Adam Weiner: Yeah, it’s a different muscle group. But I have my 10 or 20 thousand hours of doing it. The beauty of it is now I have fans! I used to do it for years and I had no fans, no one cared. I would just force myself to do it over and over again. I would describe the first many years of my career as very parallel to stand-up comedy. Because if you want to be a successful comedian, you have to get up with no fear in front of hostile audiences that don’t know you. You have to do it over and over and refine your material to get better. You have to do it for years and most of them get weeded out. But the ones who are really great and who are really focus and stick to it eventually get so good that they get elevated. I did that for years. I didn’t have any fans so I would go out there and put myself in the most unforgiving situations. I was always by myself. Nowhere to run, nowhere to hide. Just me and a piano or me and a guitar. I’ve been having a lot of fun going back to that a little bit and I cannot wait to do it at Joe’s Pub. It’s a fabulous club and I will tell you, we’re sort of going back to the scene of the crime. In the second year of Low Cut Connie, we did one of our first, kind of, legendary New York City shows at Joe’s Pub. There were a ton of music venues back then in 2012 that would not book us. For some reason, Joe’s Pub booked us. I really don’t know why. To this day, I have no idea. But it was a great, great show and a lot of the New York City critics and people in the industry, it was their first time seeing us. I’m going back to the scene of the crime. And this time I’m going back with 5 more records under my belt and some fans.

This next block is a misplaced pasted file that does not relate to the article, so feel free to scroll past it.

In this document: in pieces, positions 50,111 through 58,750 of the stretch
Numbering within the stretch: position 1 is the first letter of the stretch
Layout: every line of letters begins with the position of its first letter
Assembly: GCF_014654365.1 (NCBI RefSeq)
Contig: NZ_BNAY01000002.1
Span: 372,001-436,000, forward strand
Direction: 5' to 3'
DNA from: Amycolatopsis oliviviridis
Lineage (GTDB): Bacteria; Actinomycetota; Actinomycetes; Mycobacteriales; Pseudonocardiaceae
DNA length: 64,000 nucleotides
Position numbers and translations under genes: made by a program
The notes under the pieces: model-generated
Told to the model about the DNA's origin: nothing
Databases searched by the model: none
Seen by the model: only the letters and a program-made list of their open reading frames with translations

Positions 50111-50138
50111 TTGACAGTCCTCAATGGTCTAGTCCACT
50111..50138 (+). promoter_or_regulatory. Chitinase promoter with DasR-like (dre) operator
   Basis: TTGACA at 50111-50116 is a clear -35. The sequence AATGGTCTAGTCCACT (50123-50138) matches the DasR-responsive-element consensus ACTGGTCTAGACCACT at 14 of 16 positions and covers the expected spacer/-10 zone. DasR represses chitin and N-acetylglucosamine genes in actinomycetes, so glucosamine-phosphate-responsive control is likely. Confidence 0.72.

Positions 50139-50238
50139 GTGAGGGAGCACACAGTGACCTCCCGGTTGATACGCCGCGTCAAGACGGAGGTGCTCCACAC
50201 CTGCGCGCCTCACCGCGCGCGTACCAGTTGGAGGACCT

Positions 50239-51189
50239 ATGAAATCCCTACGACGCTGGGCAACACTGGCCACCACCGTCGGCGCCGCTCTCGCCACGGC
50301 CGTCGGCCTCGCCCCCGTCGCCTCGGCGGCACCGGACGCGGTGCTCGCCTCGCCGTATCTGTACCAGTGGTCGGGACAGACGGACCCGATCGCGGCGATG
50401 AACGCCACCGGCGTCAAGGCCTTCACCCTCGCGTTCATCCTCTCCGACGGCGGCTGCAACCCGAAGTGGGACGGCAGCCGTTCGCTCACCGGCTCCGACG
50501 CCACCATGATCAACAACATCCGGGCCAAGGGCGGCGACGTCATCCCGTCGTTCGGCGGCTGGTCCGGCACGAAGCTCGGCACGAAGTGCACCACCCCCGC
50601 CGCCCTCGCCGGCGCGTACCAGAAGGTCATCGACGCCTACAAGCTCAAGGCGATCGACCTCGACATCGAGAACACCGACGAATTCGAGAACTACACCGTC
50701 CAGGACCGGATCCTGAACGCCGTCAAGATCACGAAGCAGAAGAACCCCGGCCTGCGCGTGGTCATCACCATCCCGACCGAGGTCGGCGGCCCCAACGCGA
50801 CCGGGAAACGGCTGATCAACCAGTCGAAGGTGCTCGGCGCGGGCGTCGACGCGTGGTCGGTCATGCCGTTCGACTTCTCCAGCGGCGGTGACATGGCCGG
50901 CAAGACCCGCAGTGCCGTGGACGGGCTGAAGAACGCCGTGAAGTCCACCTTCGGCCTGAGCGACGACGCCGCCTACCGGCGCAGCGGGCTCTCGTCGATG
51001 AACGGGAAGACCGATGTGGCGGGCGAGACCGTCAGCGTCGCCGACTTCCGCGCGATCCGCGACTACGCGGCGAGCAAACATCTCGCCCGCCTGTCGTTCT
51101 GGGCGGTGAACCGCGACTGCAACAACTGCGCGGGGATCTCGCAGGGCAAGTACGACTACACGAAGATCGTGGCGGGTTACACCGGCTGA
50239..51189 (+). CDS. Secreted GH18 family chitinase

Watch Low Cut Connie performing ‘All These Kids Are Way Too High’ on Late Night with Seth Meyers.
In 2015, President Obama included “Boozaphilla” on a summer playlist. How validating was that when you heard the news?
Adam Weiner: Well, I didn’t really take stock because you have to understand the context, Pat. Because the band was really struggling and it’s always been a struggle with the band. We never got signed. We’re still not signed! I was forced to take this DIY path with the band and I’ve always had a million people coming in and out of the band. I never had a lot of help and I didn’t know what I was doing. Things were always kind of a mess and we were always one wrong turn from it all being over. So the Obama playlist happened at a very crucial time when things were sort of creeping along. I was going into a lot of debt. It just seemed so unfathomable to so many people that that would happen. I remember that a guy from the New York Times tweeted, and it’s so odd to think of this in our new era that we live in, “I can’t believe we live in a country where our President listens to Low Cut Connie”. It put wind in my sails, is what it did. It didn’t really change my fortunes. It’s wasn’t like the music and entertainment industries paid attention. There were no labels that called our any opportunities that came from it. It was more of an internal change. I got to go to the White House and meet Obama and he was so kind and so encouraging. He said “I like what you’re doing, I like your style. Keep it up.” So at that point, what am I going to do? Am I going to give up? I had written a song in my bedroom that had traveled that distance and had brought me to that moment. If you can do that, then you know if you try and you really work and believe in yourself, maybe you can do other great things. I just re-upped my commitment to what I was doing.
Low Cut Connie play Robert F. Wagner Junior Park tonight at 6 pm. This show is FREE!